I don't think the sail has a bolt rope sewn in under the tabs for the slugs, although I could be mistaken and just not paid attention to that.
If your mainsail is cross cut, woven dacron, 99.9% of the time there will be a boltrope to control the luff stretch and to make the luff 'stable' in varying wind strengths.
I do have a boom, it's just configured as a wishbone boom.
In the context of 'sail shape analysis', your (wishbone) boom configuration doesnt help.
When evaluating a sail on a conventional boom, all one has to do is look at the tack angle in the data book, the listed tack angle is from the OEM boat designer. ... the tack angle, the 'designed' angle that the top of the boom makes with the mast, sailmakers are VERY careful to have this angle very precise when making sails. In such analysis a (good) sailmaker will usually always 'start' the analysis by properly raising/loading a boltroped mainsail to see if the tack angle is correct when the luff is 'loaded'. If the databook tack angle is not observed, then the sailmaker KNOWS that the dacron sail will have serious faults in sail shape.
Most mainsail 'tack angles' (luff to foot angle) when the sail is properly raised allowing the sail to be 'stretched out' to its intended dimensions will be in the range of 87° to 89° for 99% of all boats. You cant do this with a 'wishbone rig'.
I"m not following the comments on avoiding cranking the mainsheet. I do not have a traveler, so the mainsheet positions the boom. Because the sail is set more like a genoa, the boom is generally not brought in over the past the coaming, certainly not to the center line. And the bendy mast is designed to automatically spill gusts, which does work. Still, I get that have have a bit less control over sail shape then some sloops.
Your mast is freestanding, there are no wire stays to resist your mast from 'bending'. When there is little to no wind the mast will be essentially straight up; when the sail is fully loaded or overloaded the mast will bend, significantly and especially towards the stern; the top of the mast and the top portion of the mainsail will now be 'relocated' towards the stern. The overall CE of the mainsail when the mast is 'really' bent is now much further back than when the mast is 'straight up' or unbent. Shifting the CE rearwards will increase 'weather helm'. When the mast bends back the leech will become 'more loose' (tripped); but, if you now tighten up on the mainsheet, you will remove the the flattish shape of the leech that the mast bending caused ... Tightening up on the mainsheet with a very bended mast will cause the leech to 'close' become 'rounded' and which will increase the overall amount of draft if you get too carried away with mainsheet tension.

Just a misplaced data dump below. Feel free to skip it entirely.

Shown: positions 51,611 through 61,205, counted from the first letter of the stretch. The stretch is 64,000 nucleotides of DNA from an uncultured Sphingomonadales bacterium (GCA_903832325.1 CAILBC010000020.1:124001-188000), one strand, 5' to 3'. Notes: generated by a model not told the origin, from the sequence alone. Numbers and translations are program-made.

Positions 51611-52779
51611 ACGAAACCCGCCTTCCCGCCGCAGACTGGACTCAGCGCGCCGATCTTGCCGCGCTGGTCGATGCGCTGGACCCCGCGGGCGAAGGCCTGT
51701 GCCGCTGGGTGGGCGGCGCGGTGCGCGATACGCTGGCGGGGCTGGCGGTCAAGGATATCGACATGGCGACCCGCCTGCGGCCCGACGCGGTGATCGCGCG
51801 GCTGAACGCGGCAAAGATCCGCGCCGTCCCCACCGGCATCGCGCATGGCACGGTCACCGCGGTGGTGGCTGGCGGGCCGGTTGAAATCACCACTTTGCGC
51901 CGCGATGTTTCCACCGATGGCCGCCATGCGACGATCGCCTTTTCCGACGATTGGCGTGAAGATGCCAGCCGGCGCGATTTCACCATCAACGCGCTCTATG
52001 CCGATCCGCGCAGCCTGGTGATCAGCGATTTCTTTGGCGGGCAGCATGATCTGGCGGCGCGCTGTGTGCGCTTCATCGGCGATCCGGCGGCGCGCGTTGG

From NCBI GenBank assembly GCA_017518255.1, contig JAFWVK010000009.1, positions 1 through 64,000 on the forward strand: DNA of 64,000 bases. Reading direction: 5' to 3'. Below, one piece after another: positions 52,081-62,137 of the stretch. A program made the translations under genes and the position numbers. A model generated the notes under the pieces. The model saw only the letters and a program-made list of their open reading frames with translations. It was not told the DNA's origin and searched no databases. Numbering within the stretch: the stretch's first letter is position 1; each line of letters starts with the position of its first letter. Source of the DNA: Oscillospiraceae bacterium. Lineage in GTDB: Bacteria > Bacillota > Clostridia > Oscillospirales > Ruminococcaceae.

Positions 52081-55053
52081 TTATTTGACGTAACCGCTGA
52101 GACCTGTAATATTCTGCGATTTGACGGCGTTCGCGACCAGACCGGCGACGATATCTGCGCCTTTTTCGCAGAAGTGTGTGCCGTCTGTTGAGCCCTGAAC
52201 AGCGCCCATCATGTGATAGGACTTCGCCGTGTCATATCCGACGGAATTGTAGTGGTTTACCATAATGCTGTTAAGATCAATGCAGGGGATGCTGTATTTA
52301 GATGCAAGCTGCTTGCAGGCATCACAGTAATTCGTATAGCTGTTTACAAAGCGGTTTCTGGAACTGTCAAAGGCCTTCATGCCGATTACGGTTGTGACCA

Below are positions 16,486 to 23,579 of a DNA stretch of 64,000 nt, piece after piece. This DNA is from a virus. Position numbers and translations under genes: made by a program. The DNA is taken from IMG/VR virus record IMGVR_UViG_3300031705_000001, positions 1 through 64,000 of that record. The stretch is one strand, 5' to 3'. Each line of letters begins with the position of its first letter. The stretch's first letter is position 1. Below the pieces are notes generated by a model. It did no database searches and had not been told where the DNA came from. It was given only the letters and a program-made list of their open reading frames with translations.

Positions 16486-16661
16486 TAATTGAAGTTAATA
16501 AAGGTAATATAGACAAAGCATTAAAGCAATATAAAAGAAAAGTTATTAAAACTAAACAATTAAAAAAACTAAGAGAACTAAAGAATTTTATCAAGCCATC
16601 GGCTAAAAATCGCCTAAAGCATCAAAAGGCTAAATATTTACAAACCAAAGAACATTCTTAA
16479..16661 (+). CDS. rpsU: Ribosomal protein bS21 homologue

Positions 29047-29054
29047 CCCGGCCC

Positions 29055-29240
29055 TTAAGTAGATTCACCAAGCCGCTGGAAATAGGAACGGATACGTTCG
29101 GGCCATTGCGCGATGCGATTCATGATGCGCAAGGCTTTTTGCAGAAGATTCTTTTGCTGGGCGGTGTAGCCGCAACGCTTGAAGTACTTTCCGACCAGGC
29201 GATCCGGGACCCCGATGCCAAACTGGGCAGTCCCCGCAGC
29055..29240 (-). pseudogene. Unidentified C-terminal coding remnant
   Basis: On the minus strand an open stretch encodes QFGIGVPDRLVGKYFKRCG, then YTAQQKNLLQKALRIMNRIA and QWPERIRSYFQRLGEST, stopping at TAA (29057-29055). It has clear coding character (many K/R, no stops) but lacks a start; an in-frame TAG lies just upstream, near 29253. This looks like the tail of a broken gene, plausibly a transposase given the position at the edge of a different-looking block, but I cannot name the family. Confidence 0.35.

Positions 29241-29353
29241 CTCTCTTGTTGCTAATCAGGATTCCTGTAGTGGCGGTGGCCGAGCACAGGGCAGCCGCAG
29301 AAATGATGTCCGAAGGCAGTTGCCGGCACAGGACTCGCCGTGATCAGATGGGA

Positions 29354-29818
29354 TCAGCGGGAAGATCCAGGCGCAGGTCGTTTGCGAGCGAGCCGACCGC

The only way on your boat to 'rebalance' the CE is to apply 'luff tension' which causes the point at which the maximum amount of draft occurs to 'move forward' with increased luff tension; moving aft when you release luff tension. Also increased luff tension will also cause the leech to become 'flatter' which will also reduce the 'amount' of overall draft in the sail.
Overtensioning the mainsheet, will cause the leech to again become more 'rounded' (less 'flattish'), and will cause the 'overall' sail shape to increase the amount of draft. Most sailors radically overtension their sails - leads to 'sail shape' problems and causes permanent 'stretch' in the fibers and films. Overtensioning
the mainsheet adds to even more mast bend ... and more of the CE going 'aft'.
I have wondered if the mast could be raked forward just a bit and if that would move the CE enough to affect the weather helm.
Simple rule here w/r 'weather helm': ... rake the mast ONLY
after you have absolutely concluded that the sail SHAPE is perfect and is taking the shape that the sailmaker designed into the sail. Most 'weather helm' problems in well designed boats (yours is) are usually sail SHAPE problems, and usually because of insufficient luff tension that allows the 'point of MAXIMUM draft' to occur too far aft in a sail.
I make the claim that on 99% of ALL 'cruising boats' that folks simply dont correctly raise their boltroped sails .... you can SEE this by the position of their booms when 'beating' - the aft end of the boom is usually ALWAYS lower than the gooseneck. (If I see this on a competitor on a racecourse, I KNOW that this boat will NEVER catch me during a tacking duel to weather and I look for the 'next' competitor that I have to 'conquer'. )
The info I offered here about correctly 'raising' woven dacron sails is also found (different wording, etc.): How to properly RAISE a woven dacron mainsail - SailboatOwners.com
Lastly, you'll never have good 'trim' if your sails are incorrectly 'shaped'.
I keep my boat at Worton Cr. on the Ches. directly across from Middle River. Ill be returning from sailing 'de islans, mon' in late spring or early summer. If you wish and Im available, perhaps we can get together and 'evaluate'. You can send me a PM to remind me.